Supreme Court on Tuesday observed that at this stage it could “steer clear of personal laws” and focus on interpretation of the Special Marriage Act to open doors for same-sex marriage.
On day 1 of the hearing on pleas seeking recognition of same sex marriage, the five-judge Constitution Bench acknowledged that if the arguments touched on the Hindu Marriage Act, then it opened a pandora’s box for contentions in all personal laws.
There is “sage wisdom” in going about the “interpretive task” in an “incremental manner”, Chief Justice of India DY Chandrachud observed. Supreme Court called for “judicial discretion” and advised the scope of arguments to be confined to this “incremental canvas” limited to the interpretation of the Special Marriage Act, and if it succeeds, “then allow society to evolve”, and “parliament’s perception to evolve over a period of time”.
“Because then the parliament also responds to the evolution of society,” CJI Chandrachud added.
BOOM recaps the arguments made on day 1 of the Constitution Bench hearing. You can watch the entire proceedings on the link below.
There is a time for everything, and the time may come: SC on same-sex marriage
Supreme Court on Tuesday made a case for steering clear of personal laws and restricting arguments to the interpretation of the Special Marriage Act only.
Justice Sanjay Kishan Kaul—one of the five judges on the bench—said how the Special Marriage Act is interpreted (to grant rights for same-sex marriage) will then give rise to other issues that may crop up in personal laws. Issues may survive for another day, or may not survive at all depending on the view we take on this core issue, Justice Kaul added.
Justice Kaul agreed with CJI Chandrachud and said that “sometimes incremental changes in issues of social and society ramifications are a better cost.”
There is a time for everything. There is a time for some things to come. Therefore what was being suggested was – Don’t step into personal laws,” Justice Kaul observed. Can the Special Marriage Act be interpreted in a manner by reading into it a gender-neutral situation,” the judge said.
Justice Kaul, is one of the five judges on the bench along with CJI Chandrachud. Justices Hima Kohli, S Ravindra Bhat and PS Narasimha are the other judges on the bench who are hearing pleas seeking recognition of same-sex marriage.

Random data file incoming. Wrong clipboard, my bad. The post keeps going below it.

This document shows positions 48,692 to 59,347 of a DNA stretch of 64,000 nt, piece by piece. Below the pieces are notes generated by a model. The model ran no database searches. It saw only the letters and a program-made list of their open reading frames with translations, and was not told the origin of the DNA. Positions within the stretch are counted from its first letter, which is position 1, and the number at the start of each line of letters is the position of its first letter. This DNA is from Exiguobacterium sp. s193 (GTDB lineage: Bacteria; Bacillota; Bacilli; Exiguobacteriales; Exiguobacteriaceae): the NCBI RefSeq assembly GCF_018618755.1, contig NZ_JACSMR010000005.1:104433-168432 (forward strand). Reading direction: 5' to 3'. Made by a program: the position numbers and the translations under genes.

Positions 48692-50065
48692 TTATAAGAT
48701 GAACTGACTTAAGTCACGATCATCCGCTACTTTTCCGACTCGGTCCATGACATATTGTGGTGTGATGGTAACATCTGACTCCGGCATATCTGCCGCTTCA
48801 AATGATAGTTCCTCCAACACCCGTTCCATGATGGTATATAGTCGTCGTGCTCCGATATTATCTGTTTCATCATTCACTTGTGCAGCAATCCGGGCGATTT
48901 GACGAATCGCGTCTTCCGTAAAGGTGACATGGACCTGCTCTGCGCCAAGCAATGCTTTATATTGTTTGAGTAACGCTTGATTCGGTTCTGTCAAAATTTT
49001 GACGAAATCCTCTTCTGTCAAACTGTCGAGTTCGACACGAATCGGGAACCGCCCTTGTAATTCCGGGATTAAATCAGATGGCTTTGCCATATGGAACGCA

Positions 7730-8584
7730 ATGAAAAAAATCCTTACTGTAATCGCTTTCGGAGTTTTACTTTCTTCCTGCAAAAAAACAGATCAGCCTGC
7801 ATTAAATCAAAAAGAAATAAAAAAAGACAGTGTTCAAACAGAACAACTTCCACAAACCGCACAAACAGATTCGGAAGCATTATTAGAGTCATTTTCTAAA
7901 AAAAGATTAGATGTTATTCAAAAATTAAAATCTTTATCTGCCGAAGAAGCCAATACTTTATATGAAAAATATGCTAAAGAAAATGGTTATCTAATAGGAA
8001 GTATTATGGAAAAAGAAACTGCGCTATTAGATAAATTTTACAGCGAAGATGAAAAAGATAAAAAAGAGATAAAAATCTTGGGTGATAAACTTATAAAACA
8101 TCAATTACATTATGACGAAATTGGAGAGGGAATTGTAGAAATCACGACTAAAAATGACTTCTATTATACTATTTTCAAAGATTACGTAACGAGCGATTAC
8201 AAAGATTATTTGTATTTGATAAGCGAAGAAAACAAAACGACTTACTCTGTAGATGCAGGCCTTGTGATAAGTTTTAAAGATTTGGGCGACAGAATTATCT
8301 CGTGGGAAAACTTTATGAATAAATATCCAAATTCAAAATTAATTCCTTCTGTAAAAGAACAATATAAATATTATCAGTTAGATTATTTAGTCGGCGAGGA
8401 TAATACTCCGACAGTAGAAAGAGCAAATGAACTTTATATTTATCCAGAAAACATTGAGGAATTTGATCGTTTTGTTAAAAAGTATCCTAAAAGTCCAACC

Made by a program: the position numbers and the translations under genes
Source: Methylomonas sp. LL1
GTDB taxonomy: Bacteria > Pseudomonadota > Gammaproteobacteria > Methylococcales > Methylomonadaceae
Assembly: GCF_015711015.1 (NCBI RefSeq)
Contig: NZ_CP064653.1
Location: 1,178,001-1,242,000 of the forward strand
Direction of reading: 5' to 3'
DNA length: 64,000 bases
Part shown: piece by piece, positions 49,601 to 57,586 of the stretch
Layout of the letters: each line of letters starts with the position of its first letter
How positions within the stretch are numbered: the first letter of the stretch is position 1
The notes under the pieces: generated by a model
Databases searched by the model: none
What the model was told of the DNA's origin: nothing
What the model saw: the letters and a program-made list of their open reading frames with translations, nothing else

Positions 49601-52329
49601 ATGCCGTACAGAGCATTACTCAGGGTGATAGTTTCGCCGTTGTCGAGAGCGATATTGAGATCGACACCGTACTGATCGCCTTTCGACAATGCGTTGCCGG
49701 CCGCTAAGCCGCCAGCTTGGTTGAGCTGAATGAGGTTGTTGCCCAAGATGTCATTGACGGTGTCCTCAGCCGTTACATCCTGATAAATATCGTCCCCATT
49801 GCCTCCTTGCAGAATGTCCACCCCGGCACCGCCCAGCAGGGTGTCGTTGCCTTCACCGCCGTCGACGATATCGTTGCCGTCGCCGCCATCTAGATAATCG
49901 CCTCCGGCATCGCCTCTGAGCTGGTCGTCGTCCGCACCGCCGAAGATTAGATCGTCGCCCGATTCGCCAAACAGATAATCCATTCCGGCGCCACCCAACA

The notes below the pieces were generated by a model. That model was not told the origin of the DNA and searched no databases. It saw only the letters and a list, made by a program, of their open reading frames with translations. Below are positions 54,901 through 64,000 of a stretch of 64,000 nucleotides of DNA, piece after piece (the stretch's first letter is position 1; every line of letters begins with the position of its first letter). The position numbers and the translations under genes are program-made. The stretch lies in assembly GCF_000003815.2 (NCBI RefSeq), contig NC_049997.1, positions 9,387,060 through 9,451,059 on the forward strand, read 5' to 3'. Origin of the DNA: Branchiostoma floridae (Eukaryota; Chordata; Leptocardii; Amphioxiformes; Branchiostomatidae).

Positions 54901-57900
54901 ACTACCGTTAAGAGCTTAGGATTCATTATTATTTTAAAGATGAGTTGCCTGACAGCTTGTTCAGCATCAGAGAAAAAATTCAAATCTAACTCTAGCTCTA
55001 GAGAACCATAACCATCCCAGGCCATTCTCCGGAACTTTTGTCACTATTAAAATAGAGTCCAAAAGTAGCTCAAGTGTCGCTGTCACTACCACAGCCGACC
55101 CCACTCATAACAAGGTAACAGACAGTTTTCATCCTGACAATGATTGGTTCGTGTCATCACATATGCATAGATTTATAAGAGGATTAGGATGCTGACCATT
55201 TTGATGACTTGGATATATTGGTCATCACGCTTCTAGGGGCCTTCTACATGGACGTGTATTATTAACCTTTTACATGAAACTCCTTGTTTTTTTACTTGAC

No absolute concept of man, woman: SC on gay marriage rights
During arguments, CJI Chandrachud said there is no absolute concept of man or woman while countering the Centre’s submission on laws being limited to a biological man and a biological woman.
CJI Chandrachud also acknowledged that on one hand the LGBTQIA+ community are entitled to assert their right to make choices and live as they want but then, as social beings living in a society, they cannot be subject to societal terms and conditions.
“Yes each of us is a social animal and so the state cannot say that we will leave you alone, but the state also cannot say that the benefits of social institutions will be deprived…There is a positive obligation on the state...,” the bench said in response to the Centre’s denial of marriage rights to the queer community.
Denial of marriage rights only stumbling block to equality: Gay couple
Senior advocate Mukul Rohatgi, while representing at least two gay couples, argued that as a society the queer community was facing daily stigma because they are in the minority.
“We are called ‘queer’ because we are believed to be ‘no good’... People look at us when we walk hand-in-hand... We should not be discriminated against…My action may not be criminalized but I am being stigmatized,” Rohatgi added.
The Constitution does not make two classes of citizens. Stigmatization continues despite court orders. The government itself stigmatizes arguing ‘How are you equal’ (to the larger heterosexual society)? Rohatgi added.
“Until a declaration comes from the highest court, this will continue,” the senior advocate said.
“The LGBTQIA+ community possess the same human rights as a heterosexual person and thus they have a right to marry and cannot be said to be left alone...” Rohatgi told the Supreme Court.
Rohatgi made the case that society did not accept when courts allowed Hindu windows to remarry. “Sometimes the Parliament acts with less alacrity or more alacrity...My only stumbling block was [section] 377 (which criminalized gay sex)…” Rohatgi said. He argued that even though section 377 is gone, the mindset has not changed. That is why the other side (Centre) has called this an urban elitist concept, he said.
“We should not be discriminated against because the LGBTQ is 10,000 (in numbers) and the majority is 10 crores. The government says we are not equals, as if we are in 1920s or 1930s, and that we should be happy with just the 377 judgment.
377 means live the way you want to live in your house but if you come out then face disdain of majority... the former attorney general said.
The Supreme Court will continue hearing arguments on this matter this week.
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